‘Strive for Less Than Five:’ Polk County schools’ plan to reduce absenteeism

LAKELAND, Fla. (WFLA) – Polk County schools need more people in the classroom, and it’s not just teachers.

The school system is short by approximately 100 teachers at the start of the school year and is actively recruiting educators from outside of Florida, including new hires from Pennsylvania, Ohio and Kentucky.

The school system also wants more students in the classroom. It’s battling an attendance problem.

In 2015-2016, the most recent year data has been available, more than 3,300 students in kindergarten through fifth grade missed 21 days or more.

Ten missed days is considered chronic absenteeism.

This year, five elementary schools are piloting the “Strive for Less Than Five” program, an effort by the Polk Vision committee of educators and community members to raise awareness of the long-term effects that missing school has on educational development.

Starting as early as preschool and kindergarten, chronic absence can leave third graders unable to read proficiently, sixth graders struggling with coursework and high school students off track for graduation.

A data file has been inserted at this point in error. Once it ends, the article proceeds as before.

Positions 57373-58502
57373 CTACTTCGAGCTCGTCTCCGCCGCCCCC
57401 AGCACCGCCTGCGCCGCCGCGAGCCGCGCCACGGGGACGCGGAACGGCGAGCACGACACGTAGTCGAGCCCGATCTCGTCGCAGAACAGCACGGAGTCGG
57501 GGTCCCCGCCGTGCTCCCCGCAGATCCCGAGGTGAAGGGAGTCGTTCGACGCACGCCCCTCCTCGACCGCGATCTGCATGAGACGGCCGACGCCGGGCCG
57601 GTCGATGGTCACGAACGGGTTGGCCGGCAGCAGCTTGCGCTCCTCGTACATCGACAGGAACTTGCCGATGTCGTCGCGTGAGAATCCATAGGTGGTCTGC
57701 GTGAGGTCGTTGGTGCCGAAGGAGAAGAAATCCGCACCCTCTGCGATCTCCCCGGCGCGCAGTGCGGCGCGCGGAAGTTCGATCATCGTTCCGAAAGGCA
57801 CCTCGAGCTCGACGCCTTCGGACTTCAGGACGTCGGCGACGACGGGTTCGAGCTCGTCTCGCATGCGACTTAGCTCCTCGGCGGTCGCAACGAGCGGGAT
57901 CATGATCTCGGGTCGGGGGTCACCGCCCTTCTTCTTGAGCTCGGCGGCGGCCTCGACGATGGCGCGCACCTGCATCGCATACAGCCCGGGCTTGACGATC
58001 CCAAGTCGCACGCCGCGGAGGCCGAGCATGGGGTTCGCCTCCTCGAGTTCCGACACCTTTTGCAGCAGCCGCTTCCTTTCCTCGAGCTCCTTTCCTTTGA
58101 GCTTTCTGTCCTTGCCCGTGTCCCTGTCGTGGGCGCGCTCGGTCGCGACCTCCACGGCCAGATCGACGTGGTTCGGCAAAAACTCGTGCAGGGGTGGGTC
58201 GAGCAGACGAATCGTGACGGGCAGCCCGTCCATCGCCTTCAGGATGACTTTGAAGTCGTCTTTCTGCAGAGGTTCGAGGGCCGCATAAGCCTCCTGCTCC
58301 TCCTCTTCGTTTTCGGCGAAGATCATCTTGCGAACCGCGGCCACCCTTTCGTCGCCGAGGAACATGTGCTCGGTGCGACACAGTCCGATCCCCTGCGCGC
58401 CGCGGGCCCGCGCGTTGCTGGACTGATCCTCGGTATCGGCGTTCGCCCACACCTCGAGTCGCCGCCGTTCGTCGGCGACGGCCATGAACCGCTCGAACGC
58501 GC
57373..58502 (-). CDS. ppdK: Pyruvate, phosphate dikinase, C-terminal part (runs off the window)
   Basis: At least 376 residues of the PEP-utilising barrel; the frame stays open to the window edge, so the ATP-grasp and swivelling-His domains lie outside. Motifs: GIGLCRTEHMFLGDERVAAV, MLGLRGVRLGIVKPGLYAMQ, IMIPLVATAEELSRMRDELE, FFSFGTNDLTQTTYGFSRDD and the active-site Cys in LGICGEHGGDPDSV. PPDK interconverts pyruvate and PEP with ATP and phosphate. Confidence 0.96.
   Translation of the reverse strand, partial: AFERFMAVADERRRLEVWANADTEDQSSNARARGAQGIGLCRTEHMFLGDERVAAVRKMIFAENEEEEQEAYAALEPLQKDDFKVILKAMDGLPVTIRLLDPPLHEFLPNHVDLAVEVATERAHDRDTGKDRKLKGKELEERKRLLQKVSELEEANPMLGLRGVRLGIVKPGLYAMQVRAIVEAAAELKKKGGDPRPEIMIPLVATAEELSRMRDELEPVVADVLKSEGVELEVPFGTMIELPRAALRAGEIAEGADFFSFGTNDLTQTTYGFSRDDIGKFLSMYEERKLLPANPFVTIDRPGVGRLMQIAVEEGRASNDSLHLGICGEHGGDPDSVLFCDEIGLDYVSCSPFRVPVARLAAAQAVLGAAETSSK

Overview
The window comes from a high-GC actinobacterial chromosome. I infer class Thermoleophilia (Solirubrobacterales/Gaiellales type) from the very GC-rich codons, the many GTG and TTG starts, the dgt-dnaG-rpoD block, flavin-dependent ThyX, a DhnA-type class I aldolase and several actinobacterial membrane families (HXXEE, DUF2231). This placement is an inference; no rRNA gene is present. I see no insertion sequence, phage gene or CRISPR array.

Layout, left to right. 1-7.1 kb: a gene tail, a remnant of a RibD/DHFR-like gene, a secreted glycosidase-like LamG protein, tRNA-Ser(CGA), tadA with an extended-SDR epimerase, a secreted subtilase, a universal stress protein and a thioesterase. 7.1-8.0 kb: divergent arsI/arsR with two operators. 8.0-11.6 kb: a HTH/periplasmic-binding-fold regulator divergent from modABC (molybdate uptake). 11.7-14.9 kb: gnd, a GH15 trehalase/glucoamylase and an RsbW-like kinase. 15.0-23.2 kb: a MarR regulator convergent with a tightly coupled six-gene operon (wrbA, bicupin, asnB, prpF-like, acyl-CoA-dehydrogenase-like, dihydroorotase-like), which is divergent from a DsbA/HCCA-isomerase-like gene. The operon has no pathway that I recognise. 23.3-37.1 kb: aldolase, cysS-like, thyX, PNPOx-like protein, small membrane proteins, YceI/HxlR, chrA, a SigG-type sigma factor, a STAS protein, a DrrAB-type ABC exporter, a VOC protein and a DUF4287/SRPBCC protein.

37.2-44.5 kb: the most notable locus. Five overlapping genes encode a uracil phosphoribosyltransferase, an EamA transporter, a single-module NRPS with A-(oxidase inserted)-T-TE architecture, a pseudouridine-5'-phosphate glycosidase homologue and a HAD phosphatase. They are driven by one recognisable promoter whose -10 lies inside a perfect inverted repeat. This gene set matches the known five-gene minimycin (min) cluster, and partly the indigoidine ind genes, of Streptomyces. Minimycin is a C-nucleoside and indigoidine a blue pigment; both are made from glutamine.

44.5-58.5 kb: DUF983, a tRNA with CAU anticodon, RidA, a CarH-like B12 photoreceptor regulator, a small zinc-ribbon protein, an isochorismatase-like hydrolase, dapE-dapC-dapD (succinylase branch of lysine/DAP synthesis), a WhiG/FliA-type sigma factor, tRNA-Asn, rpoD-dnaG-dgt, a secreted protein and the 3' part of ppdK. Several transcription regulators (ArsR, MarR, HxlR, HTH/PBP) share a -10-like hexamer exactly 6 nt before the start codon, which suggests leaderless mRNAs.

Chronic absence is especially problematic among students living in poverty who are most likely to have poor attendance over multiple years and least likely to have the resources to make up for the lost time in the classroom.

“Strive for Less Than Five” will monitor daily absences at the five participating schools, encourage friendly competition between the schools to have the lowest number of absentees and ask community organizations to promote the importance of attending school every day.

Polk County schools are also trying to get more parents involved in the education system. Superintendent Jacqueline Byrd appeals to local employers to work with parents who need time off to volunteer at their child’s school, attend meetings and be a part of field trips and other events.

“If you have employees that need some volunteer hours, allow them to come and give some of that time to our schools and our students,” said Byrd.

Superintendent Byrd said low parental involvement is largely due to how spread out Polk County is and a large number of parents not having adequate transportation.

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